Oxbridge’s contribution to science is overestimated while the impact of technical-focused institutions is overlooked, suggests new analysis on where the UK’s most eminent scientists were educated.
Surveying the educational backgrounds of about 300 scientists who became fellows of the Royal Society, Francis Hooton, an ecology research intern at the University of Glasgow, found that 42 per cent attended either the University of Oxford or the University of Cambridge as an undergraduate.
Only 9 per cent of those surveyed later held a professorship at either of the universities, Mr Hooton also found.
Of his sample, which focused on experimental scientists admitted to the society in the 20th century, roughly half (49 per cent) were neither undergraduates nor senior faculty at Oxbridge, Mr Hooton found.
His analysis, which took a random sample from the 3,500 or so fellows admitted to the Royal Society over this period, also found that many top scientists were educated at polytechnics, most of which were converted into full universities in 1992. Some 8 per cent of his sample were educated either at polytechnics or at technical institutes.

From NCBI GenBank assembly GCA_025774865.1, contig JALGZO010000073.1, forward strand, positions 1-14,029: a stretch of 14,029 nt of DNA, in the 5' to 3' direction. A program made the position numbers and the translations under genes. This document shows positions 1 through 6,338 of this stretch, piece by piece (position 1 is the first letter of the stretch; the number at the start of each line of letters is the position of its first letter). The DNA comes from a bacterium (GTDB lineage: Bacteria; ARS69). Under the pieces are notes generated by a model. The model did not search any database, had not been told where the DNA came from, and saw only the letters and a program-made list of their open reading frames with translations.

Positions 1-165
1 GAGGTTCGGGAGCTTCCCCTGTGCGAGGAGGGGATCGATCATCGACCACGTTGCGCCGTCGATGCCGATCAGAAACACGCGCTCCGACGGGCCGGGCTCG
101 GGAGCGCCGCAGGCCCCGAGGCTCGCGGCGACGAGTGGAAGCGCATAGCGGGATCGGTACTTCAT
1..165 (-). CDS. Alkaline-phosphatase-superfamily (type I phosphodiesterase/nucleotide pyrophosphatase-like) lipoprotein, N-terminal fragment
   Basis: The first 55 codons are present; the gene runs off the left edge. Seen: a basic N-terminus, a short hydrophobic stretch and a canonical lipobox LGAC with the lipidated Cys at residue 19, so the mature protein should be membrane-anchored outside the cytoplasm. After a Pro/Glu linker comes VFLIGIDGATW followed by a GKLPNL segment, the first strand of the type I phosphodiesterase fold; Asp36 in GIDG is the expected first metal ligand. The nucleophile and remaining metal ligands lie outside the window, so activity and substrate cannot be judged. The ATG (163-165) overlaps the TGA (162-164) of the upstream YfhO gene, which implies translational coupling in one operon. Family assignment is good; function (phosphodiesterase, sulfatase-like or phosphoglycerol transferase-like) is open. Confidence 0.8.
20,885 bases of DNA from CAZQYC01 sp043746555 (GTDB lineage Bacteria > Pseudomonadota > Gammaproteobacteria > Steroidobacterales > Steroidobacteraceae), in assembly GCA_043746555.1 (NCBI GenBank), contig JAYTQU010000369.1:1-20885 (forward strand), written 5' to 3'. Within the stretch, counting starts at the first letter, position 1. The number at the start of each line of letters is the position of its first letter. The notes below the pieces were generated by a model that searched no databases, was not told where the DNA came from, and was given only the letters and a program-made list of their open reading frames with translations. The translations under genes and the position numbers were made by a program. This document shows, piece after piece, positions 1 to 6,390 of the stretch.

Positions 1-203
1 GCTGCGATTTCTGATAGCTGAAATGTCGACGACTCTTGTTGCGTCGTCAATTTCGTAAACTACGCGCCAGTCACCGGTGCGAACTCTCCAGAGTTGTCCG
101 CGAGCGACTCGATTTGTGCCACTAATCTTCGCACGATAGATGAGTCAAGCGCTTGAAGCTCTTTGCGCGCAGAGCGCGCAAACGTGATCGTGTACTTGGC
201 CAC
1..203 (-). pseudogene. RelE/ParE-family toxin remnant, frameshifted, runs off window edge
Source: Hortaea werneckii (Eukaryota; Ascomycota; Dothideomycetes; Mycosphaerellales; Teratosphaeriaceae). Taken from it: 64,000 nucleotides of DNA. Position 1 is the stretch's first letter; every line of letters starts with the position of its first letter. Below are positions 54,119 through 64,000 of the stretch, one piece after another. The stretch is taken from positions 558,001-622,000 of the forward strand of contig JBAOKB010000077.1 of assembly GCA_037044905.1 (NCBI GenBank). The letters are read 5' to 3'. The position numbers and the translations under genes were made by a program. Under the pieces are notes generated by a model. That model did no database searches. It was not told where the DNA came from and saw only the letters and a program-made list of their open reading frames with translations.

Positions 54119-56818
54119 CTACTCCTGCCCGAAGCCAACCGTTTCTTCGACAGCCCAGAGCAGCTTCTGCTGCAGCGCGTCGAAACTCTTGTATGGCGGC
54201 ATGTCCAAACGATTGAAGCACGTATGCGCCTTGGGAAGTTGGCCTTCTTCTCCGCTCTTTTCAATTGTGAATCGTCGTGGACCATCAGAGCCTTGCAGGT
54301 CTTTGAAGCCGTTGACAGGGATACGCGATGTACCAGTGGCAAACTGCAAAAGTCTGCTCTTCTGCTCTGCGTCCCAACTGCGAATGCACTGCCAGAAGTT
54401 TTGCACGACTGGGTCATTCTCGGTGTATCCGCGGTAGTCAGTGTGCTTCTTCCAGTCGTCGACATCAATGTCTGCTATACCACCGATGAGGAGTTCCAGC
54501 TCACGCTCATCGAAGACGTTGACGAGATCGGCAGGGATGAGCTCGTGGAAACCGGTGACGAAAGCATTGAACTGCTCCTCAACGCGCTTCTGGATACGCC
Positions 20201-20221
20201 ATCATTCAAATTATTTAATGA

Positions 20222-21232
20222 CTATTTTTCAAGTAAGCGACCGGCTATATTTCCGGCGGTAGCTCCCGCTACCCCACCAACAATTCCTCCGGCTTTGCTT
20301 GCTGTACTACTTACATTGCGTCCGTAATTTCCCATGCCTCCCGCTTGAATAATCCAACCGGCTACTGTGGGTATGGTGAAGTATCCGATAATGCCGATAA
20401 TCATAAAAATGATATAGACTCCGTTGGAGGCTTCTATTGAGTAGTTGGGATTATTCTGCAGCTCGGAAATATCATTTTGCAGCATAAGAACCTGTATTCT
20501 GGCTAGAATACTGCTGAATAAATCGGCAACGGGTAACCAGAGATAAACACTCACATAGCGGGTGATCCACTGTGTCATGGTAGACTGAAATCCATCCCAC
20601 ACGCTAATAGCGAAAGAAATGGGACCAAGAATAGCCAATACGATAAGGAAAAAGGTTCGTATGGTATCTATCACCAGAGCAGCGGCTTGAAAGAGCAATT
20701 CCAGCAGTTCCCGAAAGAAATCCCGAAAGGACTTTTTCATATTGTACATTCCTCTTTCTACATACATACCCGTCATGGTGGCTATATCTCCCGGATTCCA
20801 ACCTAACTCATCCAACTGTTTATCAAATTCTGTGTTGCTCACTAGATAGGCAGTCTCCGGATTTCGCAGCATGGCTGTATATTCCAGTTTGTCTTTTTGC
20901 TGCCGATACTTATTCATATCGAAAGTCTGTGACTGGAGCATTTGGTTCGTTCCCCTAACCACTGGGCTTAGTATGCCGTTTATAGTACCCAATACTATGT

These include George Cooke, the agricultural fertiliser expert who went to a technical institute that is now part of Nottingham Trent University, and aviation designer George Edwards, whose studies began at a technical college in Walthamstow, later incorporated into the University of East London.
While half of the fellows analysed had some contact with Oxbridge, this proportion is arguably lower than might be expected given the two universities’ reputations and their relatively high student numbers compared with other universities in the early to mid-20th century, Mr Hooton said.
Journalists should “stop obsessing about Oxbridge”, he said.
“Oxford and Cambridge are wonderful, highly academic universities, but so are Aberdeen, Glasgow and Bangor,” he added.
His study follows a similar analysis by Mr Hooton published in the Royal Society of Biology’s house magazine The Biologist in February 2016, which found that only 54 per cent of Royal Society fellows gained a first-class degree, with 18 per cent taking third-class honours.
The latest results show the impact of technical colleges and polytechnics had also been overlooked, argued Mr Hooton.
There was a strong argument for converting universities that used to be polytechnics back into polytechnics given their good record in producing “many thousands of bright and clever engineers, physicists and chemists”, who sometimes made it into the Royal Society, he added.